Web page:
Saturday, August 13, 2011

Cheetah to be Reintroduced in India's Palpur-Kuno Wildlife Sanctuary

A cheetah in its natural habitat

The cheetah has been widely noted for its grace, beauty, and speed for generations. When most people think about this feline, they mainly associate it with Africa. However, it had one time ranged from Africa to southern Asia. Coincidentally, the word "cheetah" derives from a Sanskrit word meaning "spotted one." This lean and swift creature was once a prized companion for emperors and maharajas during the Mughal Empire, who used it to hunt fast game such as blackbuck and gazelles. Unfortunately, as time progressed, its population began to deplete rapidly all over India and the Middle East. By 1947, India had lost its last cheetah amidst the period of independence from Britain. However, India considered to reintroduce the animal in early 2000s but the project could not be put into action after Iran refused to give its pair of cheetahs to India for cloning. But now since 2009, India has become keen in bringing the cheetah back; only this time it was going to be through importation of the African species from some nations. The goal was to breed the ones imported in captivity, and then release them in India's protected semi-arid habitats.

One recent site for reintroduction is the Palpur-Kuno Wildlife Sanctuary in the state of Madhya Pradesh. The plan will be to translocate cheetahs from Namibia to this sanctuary located in Sheopur district. Sartaj Singh, Forest Minister of Madhya Pradesh, hopes that if all goes well according to plan, the cheetah would be brought by either the end of December to early January. He further added that surveys had been done and experts were in favor of the project. At the same time, a team of experts from Namibia visited the 344.686 square kilometer-sanctuary with local conservationists and senior forest department officials to work on the reintroduction strategy.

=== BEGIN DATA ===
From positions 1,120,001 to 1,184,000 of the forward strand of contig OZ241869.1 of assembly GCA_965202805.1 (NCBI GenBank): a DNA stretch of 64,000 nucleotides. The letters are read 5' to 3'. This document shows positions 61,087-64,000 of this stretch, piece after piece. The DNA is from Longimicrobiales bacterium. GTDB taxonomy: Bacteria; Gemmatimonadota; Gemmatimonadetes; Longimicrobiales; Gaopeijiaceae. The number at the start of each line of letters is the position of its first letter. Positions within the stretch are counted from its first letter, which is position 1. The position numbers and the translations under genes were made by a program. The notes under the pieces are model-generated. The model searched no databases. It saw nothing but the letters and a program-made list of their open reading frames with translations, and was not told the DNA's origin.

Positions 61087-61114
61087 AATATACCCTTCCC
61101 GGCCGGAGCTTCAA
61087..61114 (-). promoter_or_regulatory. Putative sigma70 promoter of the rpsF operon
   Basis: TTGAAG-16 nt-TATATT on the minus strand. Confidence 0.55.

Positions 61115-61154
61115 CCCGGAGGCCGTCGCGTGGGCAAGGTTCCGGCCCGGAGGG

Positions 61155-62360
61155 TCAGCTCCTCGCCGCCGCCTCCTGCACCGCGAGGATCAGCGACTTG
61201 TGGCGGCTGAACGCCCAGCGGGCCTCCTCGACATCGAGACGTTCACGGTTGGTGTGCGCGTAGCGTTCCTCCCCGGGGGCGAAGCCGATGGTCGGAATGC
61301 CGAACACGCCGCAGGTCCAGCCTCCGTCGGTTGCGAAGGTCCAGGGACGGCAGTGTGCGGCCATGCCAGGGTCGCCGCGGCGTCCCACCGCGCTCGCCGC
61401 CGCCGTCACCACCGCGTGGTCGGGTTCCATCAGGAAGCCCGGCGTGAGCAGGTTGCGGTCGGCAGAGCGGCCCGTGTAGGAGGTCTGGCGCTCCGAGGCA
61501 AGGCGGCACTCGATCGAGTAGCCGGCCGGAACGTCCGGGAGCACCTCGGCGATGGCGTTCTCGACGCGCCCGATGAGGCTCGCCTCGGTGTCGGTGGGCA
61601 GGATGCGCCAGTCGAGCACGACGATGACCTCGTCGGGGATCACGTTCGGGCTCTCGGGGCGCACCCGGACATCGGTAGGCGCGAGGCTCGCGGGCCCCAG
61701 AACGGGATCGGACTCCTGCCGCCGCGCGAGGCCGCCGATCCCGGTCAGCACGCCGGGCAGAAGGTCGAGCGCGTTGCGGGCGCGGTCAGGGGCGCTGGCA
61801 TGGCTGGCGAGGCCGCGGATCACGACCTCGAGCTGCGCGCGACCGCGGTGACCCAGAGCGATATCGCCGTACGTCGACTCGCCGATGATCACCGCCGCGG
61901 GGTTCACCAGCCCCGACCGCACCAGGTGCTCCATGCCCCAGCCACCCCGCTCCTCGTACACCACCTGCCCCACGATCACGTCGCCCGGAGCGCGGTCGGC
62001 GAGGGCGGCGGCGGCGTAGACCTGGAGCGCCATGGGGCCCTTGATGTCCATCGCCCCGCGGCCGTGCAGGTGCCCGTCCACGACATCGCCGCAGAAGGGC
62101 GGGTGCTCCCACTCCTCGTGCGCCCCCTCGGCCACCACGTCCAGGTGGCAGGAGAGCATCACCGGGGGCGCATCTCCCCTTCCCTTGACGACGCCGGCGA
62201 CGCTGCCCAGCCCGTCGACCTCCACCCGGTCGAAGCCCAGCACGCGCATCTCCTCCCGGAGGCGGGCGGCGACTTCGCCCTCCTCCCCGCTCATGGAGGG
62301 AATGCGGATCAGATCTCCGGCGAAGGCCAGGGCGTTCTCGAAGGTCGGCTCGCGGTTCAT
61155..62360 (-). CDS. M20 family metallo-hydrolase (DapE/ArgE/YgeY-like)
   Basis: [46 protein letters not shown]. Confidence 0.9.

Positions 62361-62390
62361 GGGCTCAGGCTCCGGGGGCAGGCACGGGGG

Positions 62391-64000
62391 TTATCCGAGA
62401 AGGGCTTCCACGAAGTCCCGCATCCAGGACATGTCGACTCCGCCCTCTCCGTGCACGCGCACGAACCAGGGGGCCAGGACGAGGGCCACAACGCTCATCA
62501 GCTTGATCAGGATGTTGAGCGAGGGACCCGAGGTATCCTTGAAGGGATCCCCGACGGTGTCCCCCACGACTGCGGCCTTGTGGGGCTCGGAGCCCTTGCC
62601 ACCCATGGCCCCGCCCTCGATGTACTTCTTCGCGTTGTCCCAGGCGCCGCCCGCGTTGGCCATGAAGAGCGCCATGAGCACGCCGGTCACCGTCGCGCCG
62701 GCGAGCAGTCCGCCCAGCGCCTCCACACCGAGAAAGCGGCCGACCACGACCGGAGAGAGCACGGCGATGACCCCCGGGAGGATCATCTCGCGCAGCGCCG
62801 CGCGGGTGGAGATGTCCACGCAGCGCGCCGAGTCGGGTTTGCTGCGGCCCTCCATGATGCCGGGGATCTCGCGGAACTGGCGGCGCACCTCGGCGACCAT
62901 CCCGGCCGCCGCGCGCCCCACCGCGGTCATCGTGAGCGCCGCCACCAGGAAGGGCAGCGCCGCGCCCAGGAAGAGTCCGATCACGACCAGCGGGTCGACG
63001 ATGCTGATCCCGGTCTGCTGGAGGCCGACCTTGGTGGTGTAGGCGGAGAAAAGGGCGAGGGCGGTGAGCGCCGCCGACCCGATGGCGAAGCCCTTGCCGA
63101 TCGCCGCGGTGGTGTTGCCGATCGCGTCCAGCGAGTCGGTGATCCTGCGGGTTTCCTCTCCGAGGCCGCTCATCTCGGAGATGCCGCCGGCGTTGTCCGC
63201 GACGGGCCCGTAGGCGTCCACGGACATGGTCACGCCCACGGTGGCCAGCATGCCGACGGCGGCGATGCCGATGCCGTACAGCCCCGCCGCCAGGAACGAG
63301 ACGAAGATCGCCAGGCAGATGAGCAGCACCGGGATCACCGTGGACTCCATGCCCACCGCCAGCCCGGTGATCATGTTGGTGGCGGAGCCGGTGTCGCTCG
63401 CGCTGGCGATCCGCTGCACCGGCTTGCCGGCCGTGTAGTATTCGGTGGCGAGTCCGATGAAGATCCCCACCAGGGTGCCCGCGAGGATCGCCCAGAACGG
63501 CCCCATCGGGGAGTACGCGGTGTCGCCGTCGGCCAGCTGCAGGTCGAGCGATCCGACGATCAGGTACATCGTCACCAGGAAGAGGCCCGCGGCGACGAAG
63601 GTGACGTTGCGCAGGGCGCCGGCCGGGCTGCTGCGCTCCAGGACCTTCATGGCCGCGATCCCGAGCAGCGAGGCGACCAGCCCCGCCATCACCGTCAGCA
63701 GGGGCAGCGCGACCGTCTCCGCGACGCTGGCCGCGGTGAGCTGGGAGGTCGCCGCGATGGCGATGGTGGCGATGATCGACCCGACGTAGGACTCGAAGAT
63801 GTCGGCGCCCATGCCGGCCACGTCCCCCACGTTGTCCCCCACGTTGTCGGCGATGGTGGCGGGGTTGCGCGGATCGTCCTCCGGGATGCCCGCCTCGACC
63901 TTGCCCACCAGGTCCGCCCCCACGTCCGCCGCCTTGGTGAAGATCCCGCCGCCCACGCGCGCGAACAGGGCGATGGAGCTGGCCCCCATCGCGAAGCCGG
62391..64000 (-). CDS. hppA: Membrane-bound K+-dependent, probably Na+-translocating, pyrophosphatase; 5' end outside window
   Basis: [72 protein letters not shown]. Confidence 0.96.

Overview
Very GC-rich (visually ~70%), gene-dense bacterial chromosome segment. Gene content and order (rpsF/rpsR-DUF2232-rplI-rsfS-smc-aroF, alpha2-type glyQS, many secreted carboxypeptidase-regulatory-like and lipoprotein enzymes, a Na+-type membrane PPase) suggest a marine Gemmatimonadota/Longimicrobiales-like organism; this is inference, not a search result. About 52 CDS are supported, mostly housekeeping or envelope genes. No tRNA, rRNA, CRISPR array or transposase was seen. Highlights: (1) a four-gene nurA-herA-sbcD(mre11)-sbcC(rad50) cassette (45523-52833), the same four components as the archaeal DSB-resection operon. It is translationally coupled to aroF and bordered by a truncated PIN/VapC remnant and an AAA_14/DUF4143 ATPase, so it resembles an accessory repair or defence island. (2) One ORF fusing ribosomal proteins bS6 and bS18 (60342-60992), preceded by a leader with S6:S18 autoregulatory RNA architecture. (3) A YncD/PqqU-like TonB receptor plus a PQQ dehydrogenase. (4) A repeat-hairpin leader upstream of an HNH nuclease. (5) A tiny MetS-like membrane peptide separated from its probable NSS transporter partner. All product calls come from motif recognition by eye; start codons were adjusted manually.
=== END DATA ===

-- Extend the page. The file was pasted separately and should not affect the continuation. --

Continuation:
Although I'm very happy to see that Madhya Pradesh has confirmed a location to reintroduce cheetahs, I'm only concerned about how this plan will go together with the Asiatic Lion Reintroduction Project. Minister Singh stated in this article that both the animals will coexist in Palpur-Kuno. However, it has been noted that cheetah has the highest mortality rate than any other animal. In fact, 90% of cheetah cubs do not survive to adulthood due to predation by lions and other powerful predators. My feeling is that suppose if this project will go along with that of the Asiatic lion, there would be a fair chance the lion will dominate over the cheetah. This would in turn spell disaster for India's cheetah reintroduction. I personally think that if conservationists and experts want to bring the cheetah to Palpur-Kuno, then they should put the plan to bring lions there on hold for sometime. Both these are the main conservation projects in India, and if one is affected in any significant way, then it would have a huge impact on the nation's conservation.

In addition to that, I'm also concerned about the status of the local Sahariya tribe living in the surrounding area. Ever since the Asiatic Lion Reintroduction Project was implemented, several members of this tribe were relocated to edge of the sanctuary where they live poverty. I also believe that, in order to revive populations of both the people and the cheetahs, there should be a plan to establish a buffer zone in the sanctuary for the tribe and a core zone for the animals. Before being forced to relocate, these tribes had access to various necessities like water but now they do not simply because of this idea of lion/cheetah reintroduction being given more attention to.

View article here 


  1. it would be the best thing india could do . then we will have all the major species of big cats in india .